Patriarch Ilia II urges Saakashvili to end hunger strike

7 October 2021
Mikheil Saakashvili being blessed by Patriarch Ilia II during his inauguration in 2008 at the Bagrati Cathedral. Official photo.

The head of the Georgian Orthodox Church, Patriarch Ilia II, has urged former president Mikheil Saakashvili to end his hunger strike.

On 1 October, hours after he was placed in the 12th Prison in the city of Rustavi, Saakashvili announced he was going on hunger strike demanding his freedom.

The former Georgian President faces a minimum of six years in prison after being convicted in absentia on several counts of abuse of power, including ordering an attack on political opponent Valeri Gelashvili and illegally promising to pardon law enforcement officers implicated in the 2006 murder of Sandro Girgvliani.

According to the Church, Ilia II sent his blessings to Saakashvili on 7 October via his secretary, Mikael Botkoveli, who visited him in the prison. The Church said he ‘asked in the name of the Church, as in other similar cases, to stop his hunger strike because it is a non-Christian deed’.

Coming out of the meeting, Botkoveli told journalists that Saakashvili had told him he did not intend to stop his protest.

Saakashvili, who had vowed multiple times to return to Georgia after leaving in 2013, partially overshadowed the 2 October municipal elections after publishing booked tickets for the Kyiv-Tbilisi air trip on 27 September. 

However, according to Georgian authorities, Saakashvili, whom the police apprehended in a Tbilisi flat on 1 October, arrived in Georgia on 29 September. It is unclear how he crossed into Georgia from Ukraine, where he currently serves on the National Reform Council.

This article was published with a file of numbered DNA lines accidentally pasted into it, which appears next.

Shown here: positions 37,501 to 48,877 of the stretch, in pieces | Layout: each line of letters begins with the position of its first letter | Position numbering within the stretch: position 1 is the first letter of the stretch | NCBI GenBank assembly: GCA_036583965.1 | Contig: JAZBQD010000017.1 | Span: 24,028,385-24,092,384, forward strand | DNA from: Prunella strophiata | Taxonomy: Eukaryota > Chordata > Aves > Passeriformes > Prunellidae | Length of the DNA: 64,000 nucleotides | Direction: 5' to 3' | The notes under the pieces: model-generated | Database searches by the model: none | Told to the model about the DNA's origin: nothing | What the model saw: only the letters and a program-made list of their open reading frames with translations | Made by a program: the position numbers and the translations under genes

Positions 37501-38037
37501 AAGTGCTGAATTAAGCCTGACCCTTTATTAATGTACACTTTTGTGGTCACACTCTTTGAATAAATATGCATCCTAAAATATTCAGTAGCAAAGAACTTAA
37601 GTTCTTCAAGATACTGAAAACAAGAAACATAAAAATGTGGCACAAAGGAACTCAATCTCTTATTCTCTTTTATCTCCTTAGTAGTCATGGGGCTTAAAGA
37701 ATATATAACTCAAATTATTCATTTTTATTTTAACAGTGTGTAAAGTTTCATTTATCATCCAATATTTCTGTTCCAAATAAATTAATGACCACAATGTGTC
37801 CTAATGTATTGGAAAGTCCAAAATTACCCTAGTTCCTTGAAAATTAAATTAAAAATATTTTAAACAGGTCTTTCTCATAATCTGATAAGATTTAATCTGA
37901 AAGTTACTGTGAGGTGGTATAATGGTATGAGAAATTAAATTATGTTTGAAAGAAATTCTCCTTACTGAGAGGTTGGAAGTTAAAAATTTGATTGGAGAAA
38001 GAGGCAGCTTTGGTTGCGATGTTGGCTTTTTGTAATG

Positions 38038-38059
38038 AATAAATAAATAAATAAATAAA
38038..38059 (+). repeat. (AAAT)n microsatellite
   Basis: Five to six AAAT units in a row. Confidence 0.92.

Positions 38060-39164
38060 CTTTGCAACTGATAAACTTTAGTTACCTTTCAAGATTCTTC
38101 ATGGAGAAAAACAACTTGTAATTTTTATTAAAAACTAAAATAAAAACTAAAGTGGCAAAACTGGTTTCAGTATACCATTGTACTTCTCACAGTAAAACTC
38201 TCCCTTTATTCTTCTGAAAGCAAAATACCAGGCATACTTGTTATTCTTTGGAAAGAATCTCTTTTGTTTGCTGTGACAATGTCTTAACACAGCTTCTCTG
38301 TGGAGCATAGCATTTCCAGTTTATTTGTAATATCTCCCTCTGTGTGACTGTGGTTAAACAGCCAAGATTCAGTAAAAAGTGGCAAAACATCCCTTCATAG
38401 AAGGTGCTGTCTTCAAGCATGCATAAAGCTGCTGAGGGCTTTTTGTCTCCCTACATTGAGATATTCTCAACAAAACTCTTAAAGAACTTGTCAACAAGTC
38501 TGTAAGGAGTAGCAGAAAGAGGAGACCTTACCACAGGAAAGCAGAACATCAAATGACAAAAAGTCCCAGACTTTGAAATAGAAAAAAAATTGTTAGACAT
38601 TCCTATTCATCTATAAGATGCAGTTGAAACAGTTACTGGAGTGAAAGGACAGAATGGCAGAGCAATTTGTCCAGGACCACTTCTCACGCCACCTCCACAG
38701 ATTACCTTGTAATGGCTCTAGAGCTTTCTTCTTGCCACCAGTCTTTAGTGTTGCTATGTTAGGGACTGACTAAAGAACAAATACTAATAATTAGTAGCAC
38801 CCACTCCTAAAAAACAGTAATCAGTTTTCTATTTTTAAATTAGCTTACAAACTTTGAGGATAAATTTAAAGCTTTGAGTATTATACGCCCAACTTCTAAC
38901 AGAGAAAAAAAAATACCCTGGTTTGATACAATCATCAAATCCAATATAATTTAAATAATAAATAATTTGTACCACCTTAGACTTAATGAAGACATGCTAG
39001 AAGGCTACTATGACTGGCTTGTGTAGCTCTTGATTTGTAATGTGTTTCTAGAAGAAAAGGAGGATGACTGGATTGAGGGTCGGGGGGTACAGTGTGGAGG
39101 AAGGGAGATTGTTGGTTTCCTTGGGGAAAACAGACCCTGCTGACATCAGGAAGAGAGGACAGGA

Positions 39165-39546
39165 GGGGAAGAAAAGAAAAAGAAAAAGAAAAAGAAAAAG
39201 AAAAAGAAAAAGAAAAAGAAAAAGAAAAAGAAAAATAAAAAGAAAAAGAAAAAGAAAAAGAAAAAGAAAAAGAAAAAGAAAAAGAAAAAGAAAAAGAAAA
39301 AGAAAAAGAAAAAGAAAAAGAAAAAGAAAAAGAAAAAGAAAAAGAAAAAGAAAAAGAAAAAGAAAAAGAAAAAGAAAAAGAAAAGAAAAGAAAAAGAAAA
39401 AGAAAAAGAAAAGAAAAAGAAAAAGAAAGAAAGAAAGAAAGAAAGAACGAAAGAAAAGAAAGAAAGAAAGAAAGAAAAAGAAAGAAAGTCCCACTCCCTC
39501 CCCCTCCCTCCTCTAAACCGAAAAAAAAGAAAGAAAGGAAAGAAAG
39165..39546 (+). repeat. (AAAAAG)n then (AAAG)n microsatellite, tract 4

On 4 October, Saakashvili reiterated that he would not end his protest and that he had forbidden doctors to intervene if he loses consciousness. 

Allegations of drug abuse

Georgian Prime Minister Irakli Gharibashvili has recently received a barrage of criticism after publishing a long post on Facebook on 6 October about Saakashvili.

The PM speculated that the former president could be a drug addict, adding that it could not be a convincing explanation for Saakashvili ‘miscalculating’ his decision to return to Georgia to ‘stage a coup’. 

The ruling party recently made similar accusations against Giorgi Gakharia, who until February served as Prime Minister before stepping down and leaving the party over a raid on the opposition HQ.

[Read more: As Georgian Dream doubles down on 'cokehead' claims, Gakharia goes to the prosecutor]

In an earlier interview with TV channel Imedi on 4 October, the Prime Minister also threatened to press more ‘articles’, criminal charges, against Saakashvili unless he ‘behaved’. 

‘It is a blunt recognition by the Georgian Prime Minister that the case against Saakashvili is political. Deplorable and incompatible with the status of EU Associated country’, Lithuan MEP Rasa Juknevičienė said in response to Gharibashvili’s threat a day later.

‘We had to catch Saakashvili or he had to leave politics. This man doesn’t leave politics, doesn’t apologise, doesn’t ask to be pardoned’, Gharibashvili complained earlier in the interview.

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